Cat Statue In Front of Holiday Inn Hotel
Cat Statue In Front of Holiday Inn Hotel
We stayed at the Holiday Inn Kuching, which is conveniently located near the east end of the Sarawak River waterfront promenade on Jalan Tunku Abdul Rahman (Road), in front of one of the city’s cat statues. One drawback was that less-than-stellar breakfast buffet was not included in the RM 205 (Malaysian Ringgit; approx. US $62) cost of the double occupancy room (setting you back nearly an additional RM 28 per head), and did not offer the turkey rendition of hickory-smoked bacon (unlike the Hotel Equatorial in Malacca), though you do have the option of eating your breakfast on the patio at the river’s edge (weather permitting). There is a 7-11 market by the adjacent Riverbank Suites and Sarawak Plaza (with a Coffee Bean café…perhaps a better choice for breakfast after 10 am) next door, and across the street is a 24-hour McDonalds, with the Tun Jugah shopping mall behind it, and the nearby Crowne Plaza Riverside & Cineplex opposite of the cat statue (movie tickets are RM 9 per person).

Lounging Lizard, Annah Rais Bidayuh Longhouse
Lounging Lizard, Annah Rais Bidayuh Longhouse
We didn’t get a chance to check out any of the local clubs during our three nights in Kuching. Khatulistiwa Café (see below under ‘Restaurants’) does have a bar and dance floor upstairs, and the adjacent Riverside Suites is said to have some similar venues (as will most other hotels). We did notice some bars and Karaoke lounges along Jalan Borneo on the east side of the Hilton Hotel.

Fort Margherita as Viewed From the Waterfront Promenade
Fort Margherita as Viewed From the Waterfront Promenade
Between the Hilton Hotel and the historic Tua Pek Kong Chinese Temple (built in 1843, it’s the oldest in the city) on the waterfront side of Jalan Tunku Abdul Rahman, the James Brooke Bistro Café offers good food in a stylish setting, owing to the owner, Rahanah Jais, not only being a restaurateur, but also an interior designer. Housed in a building shaped like a traditional Bidayuh skull house and situated on the waterfront next to the Riverbank Suites, Khatulistiwa Café combines good food with a nice view of the river to make for an enjoyable meal, particularly at dinner. Tun Jugah shopping mall has a decent food court on the fourth floor; Sarawak Plaza also has a food court in the basement, though we never sampled any of the stalls there beyond one that sells waffle sandwiches with a variety of interesting filling spreads that can be paired (i.e., chocolate & blueberry, pandan & kaya). We didn’t get to try Tamen Kereta Top Spot Food Court, which is said to have very good seafood.

Other recommendations:
Melanau Tall House, Sarawak Cultural Village
Melanau Tall House, Sarawak Cultural Village
About a 45-minute drive north of Kuching, the award-winning Sarawak Cultural Village is a must for visitors interested in the cultures of the various ethnic groups that make up Sarawak. Situated on 15 acres amid natural jungle in the foothills of scenic Mount Santubong, and not far from the premiere Damai beach resort on the South China Sea, the park is a ‘living museum’ that showcases the longhouse dwellings of the various ethnic tribes of the state, in addition to examples of a tradition Malaysian house and Chinese farm house, all of which are laid out around a picturesque man-made lake. The 7 authentic houses are assembled using tradition materials and techniques and contain the traditional accoutrements specific to each culture, with handcraft-making demonstrations by skilled crafts people, and traditional chores, games, rituals and ceremonies performed both inside and outside of the ethnic houses, with an impressive multicultural music and dance performance in a modern theater.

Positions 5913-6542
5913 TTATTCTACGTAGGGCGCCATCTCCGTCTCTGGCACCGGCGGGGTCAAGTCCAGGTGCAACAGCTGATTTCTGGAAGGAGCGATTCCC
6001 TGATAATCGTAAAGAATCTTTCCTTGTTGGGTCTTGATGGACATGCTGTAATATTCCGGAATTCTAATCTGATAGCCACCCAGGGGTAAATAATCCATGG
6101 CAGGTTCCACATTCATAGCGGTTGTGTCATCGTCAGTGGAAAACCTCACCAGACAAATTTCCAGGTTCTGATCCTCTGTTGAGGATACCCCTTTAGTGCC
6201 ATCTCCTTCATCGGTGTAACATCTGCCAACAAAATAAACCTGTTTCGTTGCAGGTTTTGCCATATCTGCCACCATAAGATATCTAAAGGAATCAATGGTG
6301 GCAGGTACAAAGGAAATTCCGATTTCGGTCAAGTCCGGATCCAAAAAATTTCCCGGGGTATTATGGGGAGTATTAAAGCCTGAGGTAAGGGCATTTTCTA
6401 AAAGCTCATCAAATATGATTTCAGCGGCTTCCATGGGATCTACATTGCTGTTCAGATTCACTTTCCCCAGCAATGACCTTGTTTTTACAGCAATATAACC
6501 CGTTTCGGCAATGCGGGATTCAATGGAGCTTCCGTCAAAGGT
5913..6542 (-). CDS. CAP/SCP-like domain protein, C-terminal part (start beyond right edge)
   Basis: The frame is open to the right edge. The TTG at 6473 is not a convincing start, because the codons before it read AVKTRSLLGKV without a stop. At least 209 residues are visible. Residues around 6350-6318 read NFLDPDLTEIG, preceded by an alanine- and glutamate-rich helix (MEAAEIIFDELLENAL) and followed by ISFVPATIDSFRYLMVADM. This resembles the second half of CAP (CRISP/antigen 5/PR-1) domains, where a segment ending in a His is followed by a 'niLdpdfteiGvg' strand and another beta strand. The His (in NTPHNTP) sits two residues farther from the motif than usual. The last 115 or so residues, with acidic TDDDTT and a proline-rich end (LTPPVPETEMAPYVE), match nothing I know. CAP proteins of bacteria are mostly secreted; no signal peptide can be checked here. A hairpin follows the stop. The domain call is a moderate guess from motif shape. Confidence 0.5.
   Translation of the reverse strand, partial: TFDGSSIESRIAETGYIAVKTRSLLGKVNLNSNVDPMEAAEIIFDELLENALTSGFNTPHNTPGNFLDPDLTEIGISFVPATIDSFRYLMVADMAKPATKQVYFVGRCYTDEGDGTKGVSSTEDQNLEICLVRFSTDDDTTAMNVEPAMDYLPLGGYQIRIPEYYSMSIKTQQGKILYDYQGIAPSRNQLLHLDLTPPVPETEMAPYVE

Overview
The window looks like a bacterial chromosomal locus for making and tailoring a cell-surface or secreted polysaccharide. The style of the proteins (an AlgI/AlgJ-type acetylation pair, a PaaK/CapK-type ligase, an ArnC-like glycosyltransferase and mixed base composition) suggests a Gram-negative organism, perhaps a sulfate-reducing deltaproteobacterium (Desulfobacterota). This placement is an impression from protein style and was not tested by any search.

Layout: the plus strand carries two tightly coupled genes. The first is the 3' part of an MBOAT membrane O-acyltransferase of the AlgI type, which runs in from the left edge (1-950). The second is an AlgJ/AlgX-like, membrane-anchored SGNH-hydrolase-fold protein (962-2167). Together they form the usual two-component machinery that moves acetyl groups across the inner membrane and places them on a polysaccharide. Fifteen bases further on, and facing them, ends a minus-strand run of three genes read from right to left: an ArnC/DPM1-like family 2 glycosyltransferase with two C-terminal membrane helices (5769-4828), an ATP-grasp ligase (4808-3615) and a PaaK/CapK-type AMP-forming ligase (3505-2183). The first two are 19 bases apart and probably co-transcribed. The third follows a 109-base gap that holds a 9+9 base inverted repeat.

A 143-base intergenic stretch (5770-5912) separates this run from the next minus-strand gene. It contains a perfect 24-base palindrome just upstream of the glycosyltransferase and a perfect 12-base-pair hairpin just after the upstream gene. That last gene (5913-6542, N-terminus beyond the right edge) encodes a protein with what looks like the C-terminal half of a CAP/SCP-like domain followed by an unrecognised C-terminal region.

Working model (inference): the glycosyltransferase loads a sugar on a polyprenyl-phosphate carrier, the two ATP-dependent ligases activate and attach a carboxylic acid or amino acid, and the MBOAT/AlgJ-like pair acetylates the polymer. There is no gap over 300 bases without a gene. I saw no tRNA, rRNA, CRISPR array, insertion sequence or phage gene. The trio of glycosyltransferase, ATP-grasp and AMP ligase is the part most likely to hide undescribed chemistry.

Published on Monday January 7th, 2008

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Thu, Feb 14 2008 - 12:47 PM rating by krisek

Wonderful report! I have not considered going to Malaysia, but you might have made me reconsider, particularly for the orangutans. Thanks.

Thu, Jan 17 2008 - 11:54 AM rating by bineba

Very interesting report with lots of detail and great photos. Always a pleasure to read!

Wed, Jan 09 2008 - 07:06 AM rating by akhila

Absolute 5* - excellent report with detailed information.

Mon, Jan 07 2008 - 07:44 PM rating by rangutan

Another fantastic report on a place "I" could really adapt to too :-) In that region of the world, biologists are still finding new undiscovered plant and animal spieces never discovered before.

Mon, Jan 07 2008 - 11:53 AM rating by davidx

Fine report and pics. When I was a boy in Plymouth, I frequently saw the tomb of the 'First White Rajah at Sheepstor chuchyard in Devon.

Mon, Jan 07 2008 - 10:47 AM rating by mistybleu

I loved this report, the pictures are really awesome as well.

Mon, Jan 07 2008 - 10:30 AM rating by marianne

I loved to read this because it gives all info needed for a successful visit.

Mon, Jan 07 2008 - 09:16 AM rating by jorgesanchez

Very well written report about the Cat City. Very few travellers go to that exotic part of Borneo.